People in one Cache Valley community are working together to protect their crossing guards. This comes after one was struck in a hit and run.
“I’m a grandparent and I walk some grandchildren to school every single morning,” said Jeanette Christenson.
Christenson said her perspective of those normally peaceful walks was flipped upside-down.
“After a day that a car came and just about hit me and my grandchildren and a crossing guard stopped them within 18 inches of us.”
Thankfully, no one was hurt. It was more of a wakeup call.
“I happened to have a set of twins who were 3 with me, and that would have been terrifying had they been actually hit,” she said.
And in talking with crossing guards that day, she heard about Ellen Stoddard.
“It was hard to stay there after it all happened,” Stoddard said.
A former crossing guard, Stoddard was struck just outside CCID charter school.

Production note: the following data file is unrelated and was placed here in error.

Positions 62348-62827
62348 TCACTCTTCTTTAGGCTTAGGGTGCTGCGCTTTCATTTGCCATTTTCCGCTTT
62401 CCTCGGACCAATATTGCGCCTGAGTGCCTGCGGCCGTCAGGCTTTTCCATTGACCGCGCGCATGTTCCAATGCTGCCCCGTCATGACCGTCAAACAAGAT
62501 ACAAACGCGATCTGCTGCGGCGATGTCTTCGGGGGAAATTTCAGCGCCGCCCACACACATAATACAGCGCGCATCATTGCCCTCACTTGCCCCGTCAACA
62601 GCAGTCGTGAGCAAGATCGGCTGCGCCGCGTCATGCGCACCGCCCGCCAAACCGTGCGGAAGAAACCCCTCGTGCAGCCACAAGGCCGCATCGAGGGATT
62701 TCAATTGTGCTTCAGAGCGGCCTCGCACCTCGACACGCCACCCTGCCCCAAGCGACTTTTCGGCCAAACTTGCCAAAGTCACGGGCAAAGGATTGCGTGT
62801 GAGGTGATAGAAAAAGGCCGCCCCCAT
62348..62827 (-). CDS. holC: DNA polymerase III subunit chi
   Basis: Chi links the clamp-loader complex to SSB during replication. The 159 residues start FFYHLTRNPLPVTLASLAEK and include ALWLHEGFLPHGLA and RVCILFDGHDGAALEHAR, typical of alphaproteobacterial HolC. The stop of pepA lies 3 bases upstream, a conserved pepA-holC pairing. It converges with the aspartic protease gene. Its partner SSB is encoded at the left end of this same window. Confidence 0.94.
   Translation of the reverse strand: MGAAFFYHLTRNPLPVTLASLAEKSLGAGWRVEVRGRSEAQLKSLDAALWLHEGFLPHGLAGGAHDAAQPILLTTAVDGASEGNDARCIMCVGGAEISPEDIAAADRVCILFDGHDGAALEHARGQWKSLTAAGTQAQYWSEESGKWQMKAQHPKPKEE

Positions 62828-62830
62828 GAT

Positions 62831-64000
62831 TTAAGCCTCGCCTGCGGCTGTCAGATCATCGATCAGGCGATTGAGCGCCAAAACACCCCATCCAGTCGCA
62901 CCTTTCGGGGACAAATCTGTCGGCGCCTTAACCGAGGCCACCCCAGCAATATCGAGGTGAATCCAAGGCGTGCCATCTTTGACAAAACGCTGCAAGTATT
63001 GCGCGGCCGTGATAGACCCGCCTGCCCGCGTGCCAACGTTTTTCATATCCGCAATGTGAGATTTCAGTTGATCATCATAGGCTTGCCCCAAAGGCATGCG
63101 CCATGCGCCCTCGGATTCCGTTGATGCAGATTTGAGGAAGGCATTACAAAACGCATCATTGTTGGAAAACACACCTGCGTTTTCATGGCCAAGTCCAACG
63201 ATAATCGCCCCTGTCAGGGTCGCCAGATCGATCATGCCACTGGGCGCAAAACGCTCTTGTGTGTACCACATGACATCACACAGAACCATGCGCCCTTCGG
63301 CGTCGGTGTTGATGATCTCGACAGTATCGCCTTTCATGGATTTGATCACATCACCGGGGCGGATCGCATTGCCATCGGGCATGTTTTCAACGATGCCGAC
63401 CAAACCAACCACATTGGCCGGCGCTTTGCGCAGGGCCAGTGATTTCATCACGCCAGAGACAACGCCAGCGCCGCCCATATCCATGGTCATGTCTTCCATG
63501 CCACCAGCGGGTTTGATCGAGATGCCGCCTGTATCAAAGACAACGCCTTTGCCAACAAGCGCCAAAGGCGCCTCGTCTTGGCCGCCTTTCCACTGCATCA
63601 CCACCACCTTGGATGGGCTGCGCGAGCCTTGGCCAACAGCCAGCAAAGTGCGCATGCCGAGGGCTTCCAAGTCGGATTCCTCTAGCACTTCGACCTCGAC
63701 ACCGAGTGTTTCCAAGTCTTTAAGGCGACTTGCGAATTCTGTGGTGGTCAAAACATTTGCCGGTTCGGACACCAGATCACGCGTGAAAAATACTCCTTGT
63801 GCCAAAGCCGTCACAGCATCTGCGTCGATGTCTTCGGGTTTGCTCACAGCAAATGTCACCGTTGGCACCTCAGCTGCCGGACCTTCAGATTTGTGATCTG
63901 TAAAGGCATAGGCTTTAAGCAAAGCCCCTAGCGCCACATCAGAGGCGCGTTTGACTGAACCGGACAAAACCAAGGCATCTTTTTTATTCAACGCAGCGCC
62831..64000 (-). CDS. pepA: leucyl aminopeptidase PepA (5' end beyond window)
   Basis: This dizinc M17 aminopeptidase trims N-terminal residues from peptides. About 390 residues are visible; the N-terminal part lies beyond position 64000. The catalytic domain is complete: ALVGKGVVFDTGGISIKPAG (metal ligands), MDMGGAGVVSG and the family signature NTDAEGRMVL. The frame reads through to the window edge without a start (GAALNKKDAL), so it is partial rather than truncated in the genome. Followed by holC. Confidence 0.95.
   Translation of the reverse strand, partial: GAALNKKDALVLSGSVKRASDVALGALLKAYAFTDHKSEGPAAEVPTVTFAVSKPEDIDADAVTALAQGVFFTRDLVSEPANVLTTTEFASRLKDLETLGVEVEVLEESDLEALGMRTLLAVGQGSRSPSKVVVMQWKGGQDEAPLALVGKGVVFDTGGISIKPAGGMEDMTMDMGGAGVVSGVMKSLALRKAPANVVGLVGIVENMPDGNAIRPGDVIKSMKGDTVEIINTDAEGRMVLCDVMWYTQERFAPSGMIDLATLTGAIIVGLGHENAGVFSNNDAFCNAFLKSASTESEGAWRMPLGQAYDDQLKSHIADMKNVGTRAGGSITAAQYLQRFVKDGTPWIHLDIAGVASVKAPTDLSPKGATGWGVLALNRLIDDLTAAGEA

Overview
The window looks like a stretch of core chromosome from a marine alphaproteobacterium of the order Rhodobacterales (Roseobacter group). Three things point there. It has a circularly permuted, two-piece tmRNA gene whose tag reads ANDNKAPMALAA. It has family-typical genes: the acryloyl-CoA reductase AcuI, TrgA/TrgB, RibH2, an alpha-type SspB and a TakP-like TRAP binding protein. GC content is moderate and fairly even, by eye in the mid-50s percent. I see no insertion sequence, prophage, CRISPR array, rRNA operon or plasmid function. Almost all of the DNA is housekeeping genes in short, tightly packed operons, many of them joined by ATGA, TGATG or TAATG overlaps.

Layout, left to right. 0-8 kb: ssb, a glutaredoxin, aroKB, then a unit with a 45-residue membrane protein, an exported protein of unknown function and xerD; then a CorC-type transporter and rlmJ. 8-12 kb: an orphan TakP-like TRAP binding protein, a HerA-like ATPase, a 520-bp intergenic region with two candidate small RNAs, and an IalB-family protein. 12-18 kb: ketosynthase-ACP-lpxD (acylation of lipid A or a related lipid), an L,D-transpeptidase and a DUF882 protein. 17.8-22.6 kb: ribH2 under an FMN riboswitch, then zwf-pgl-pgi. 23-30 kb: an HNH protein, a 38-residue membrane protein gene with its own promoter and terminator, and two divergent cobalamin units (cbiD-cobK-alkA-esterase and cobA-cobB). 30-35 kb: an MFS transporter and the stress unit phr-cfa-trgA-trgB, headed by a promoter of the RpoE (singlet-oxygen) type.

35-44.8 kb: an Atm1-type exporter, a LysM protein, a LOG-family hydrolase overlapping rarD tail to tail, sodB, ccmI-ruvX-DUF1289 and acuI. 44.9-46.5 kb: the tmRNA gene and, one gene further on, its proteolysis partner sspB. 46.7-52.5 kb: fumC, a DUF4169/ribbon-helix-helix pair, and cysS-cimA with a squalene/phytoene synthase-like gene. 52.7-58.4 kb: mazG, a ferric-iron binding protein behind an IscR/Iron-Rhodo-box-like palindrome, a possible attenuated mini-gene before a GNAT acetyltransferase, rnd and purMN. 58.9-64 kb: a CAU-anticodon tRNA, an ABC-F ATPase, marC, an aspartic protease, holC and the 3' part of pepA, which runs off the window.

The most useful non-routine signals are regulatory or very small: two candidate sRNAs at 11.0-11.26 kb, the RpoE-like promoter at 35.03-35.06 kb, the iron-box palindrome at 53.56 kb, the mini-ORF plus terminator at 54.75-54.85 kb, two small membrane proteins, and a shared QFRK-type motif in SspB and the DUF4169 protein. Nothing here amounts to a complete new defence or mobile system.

“I went out, put my cones together, and the guy coming from the stop sign didn’t see me and just turned a corner and kind of nailed my shoulder,” she said.
She was only bruised, but left feeling pretty upset.
“If you know you did it, you’d think they’d come back and at least say sorry or something.”
Which brings us to the solution. Christenson said she went to the Cache County Sheriff.
“And he was the one who suggested that we do some body cams, because then they could capture the license plate of, you know, people who are having difficulties in those areas,” Christenson said.
In asking for donations at events around town, Christenson said she found people were willing to give and support crossing guards.
She raised about enough for five body cams.
“And it just touched my heart and made me really excited that people would give what they could,” she said.
And with that added protection, and some driver education programs out there, she’s hopeful the streets can be a bit safer.